Hugh Hefner wanted his "Chicago Playboy Club" set to resemble a converted Firehouse with a fireman's pole upstage, (later, the fire-pole was axed, replaced with a spiral staircase). The live band performance area was in front of the spiral staircase corner, where a soloist performed, was located to the middle of the right side of the room (behind the cozy fireplace interview area). The fireplace seating interview area located in the front of the room. To the right of the fireplace was a bar well area adjacent to the entrance into a wood panel book lined library room, with a balcony above, with more wood paneled book shelves. This intimate library setting was intended for serious interview conversations. The opposite side of the main living family room was the square arched entrance into the play and dance room. On the left side of the large living-family room was a staircase leading to a back wall balcony, intended to display well groomed party guests languishing, posing, climbing or descending this feature. A prop 6' diameter tan leather saddle-stitched ottoman was featured in the middle of the room, customized with dials, a small television monitor, switches which could raise or lower the room's lighting. Of course, nothing worked on the console, just to help Hef motivate and circulate his club room. The design of the ottoman was a "hint" of Hefner's Chicago bedroom's circular turntable bed! The Playboy Club's Design Representatives, from Chicago, were available as advisor's, having negotiated a furniture set dressing contract with Knoll International. They were supplying wall decorations, as well. The CBS-Fairfax Studio Construction, Paint, Drapery Departments fabricated the scenery, setting the set up on their stage. Upon set up, the Playboy Executive Design team had no wall decorations. The Producers argued with Hefner about the Knoll Barcelona Chairs placed flanking, in front of the fireplace. The Chicago Designers flew back to the sacred Playboy temple, never to be seen nor heard from hence! The Production Designer selected new Knoll furniture replacing specific objectionable items which satisfied and settled the Producers versus Hefner battle zones. Including art work decorating Hefner's Playboy Penthouse. Midway through the series taping schedule, Hefner and the Producers decided the Playboy set should have a theme for each session. Their intent was to have a "Roaring 20's", "30's", "40's", with the party guests (extras) dressed for each themed session. The first theme show was "Hawaiian Night". The entire three room set was lavishly decorated with hanging balls of live orchids, cymbidium, fern, cyclamen, exotic flowers, foliage and plants, Polynesian carved wood and palm trunk totems, and Polynesian buffets and drinks. The decorating cost, food and drink expenses, wardrobe-costume rentals/purchases totaled $30,000. Which ended the theme party plans of Hefner and the Producers! The first season was video taped at the CBS-Farfax Studio, requiring the set to be loaded into the sound stage and re-lighted in the key interview staging areas. The production and set was moved to the KTLA-Paramount Sunset Blvd Television Studio in the second year. The set became a permanent stage set up, requiring less handling, no storage problems, with minor re-lighting in key interview production areas. A major reduction in studio charges balanced the charges for a permanent stage for the series schedule of weekly taping. See more »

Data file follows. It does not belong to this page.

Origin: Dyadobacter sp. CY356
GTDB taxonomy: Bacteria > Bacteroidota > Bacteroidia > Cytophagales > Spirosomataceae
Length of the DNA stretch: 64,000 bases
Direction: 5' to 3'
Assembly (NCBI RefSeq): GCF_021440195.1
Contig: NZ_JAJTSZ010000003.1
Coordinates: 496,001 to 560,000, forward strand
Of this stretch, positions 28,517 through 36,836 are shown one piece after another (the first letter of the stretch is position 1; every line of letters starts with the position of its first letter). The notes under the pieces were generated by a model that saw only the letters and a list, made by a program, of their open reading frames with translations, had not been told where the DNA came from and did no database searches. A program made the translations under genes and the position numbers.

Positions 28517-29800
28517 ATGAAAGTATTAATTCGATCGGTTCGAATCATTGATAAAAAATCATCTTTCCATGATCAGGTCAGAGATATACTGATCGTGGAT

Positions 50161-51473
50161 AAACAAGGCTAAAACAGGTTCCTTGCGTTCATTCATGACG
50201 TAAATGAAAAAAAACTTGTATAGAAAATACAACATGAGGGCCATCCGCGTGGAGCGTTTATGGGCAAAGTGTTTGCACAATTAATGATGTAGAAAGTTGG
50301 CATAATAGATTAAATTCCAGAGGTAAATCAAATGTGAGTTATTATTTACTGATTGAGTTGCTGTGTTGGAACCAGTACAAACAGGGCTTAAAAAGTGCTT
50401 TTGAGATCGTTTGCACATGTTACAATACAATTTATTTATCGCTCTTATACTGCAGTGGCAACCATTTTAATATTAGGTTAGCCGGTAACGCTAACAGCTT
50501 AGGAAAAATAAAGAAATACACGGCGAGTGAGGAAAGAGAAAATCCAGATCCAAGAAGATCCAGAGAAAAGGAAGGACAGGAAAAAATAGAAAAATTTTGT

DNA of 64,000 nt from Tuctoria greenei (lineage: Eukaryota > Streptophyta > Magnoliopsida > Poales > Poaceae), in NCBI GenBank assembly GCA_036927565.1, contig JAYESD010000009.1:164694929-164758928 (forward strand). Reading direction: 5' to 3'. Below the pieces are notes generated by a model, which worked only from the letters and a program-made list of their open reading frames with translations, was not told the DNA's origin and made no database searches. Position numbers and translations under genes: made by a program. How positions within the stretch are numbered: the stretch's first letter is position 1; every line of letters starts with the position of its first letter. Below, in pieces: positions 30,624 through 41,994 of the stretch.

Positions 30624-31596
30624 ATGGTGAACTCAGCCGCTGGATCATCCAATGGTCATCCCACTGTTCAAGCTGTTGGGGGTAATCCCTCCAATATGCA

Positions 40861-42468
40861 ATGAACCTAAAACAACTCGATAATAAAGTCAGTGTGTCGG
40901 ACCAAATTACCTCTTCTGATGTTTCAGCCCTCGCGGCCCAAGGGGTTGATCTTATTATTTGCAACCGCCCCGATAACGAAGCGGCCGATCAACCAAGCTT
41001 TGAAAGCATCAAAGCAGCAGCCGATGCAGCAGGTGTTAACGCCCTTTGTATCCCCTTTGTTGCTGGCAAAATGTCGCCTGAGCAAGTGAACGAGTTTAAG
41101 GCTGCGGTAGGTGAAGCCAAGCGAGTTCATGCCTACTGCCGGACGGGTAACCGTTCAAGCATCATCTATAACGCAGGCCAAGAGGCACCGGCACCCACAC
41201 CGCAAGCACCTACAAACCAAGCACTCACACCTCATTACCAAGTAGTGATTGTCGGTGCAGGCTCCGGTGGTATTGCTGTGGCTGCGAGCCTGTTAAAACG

A harsh opinion, but it's not mine. Rather, it's the opinion of Tony Hendra (Ian Faith in "Spinal Tap"), who is credited as a writer on all of the 26 Season-One episodes of Hugh Hefner's PAD that were broadcast in 1969.
Hendra published that opinion in the "LIVES" column of The New York Times Magazine (issue of Sunday 4th July 2004). The column, titled "The Personal is Political," is mostly about Hendra's friendship with the late actress Diana Sands, whom he met at one of PAD's post-show parties. Sands -- then 34/35 yrs. old -- already had some very impressive Broadway credentials to her name, and asked Hendra if he would rework one of her stage shows into a movie script. As Hendra writes, "I leapt at the opportunity to write something weightier than intros for a talent-free egomaniac." (I wonder, to whom could he possibly be referring? LOL)
As for the show, I'm curious why it didn't last longer (some say it was unable to get picked up for syndication in "conservative" parts of the country). But be that as it may, Playboy was still in its "cool" phase in 1970 when the show ceased production. The monthly magazine was still scoring A-List interviews, and the Playboy "lifestyle" was still being promoted in movies like Diamonds Are Forever (1971). A far, far cry from today.
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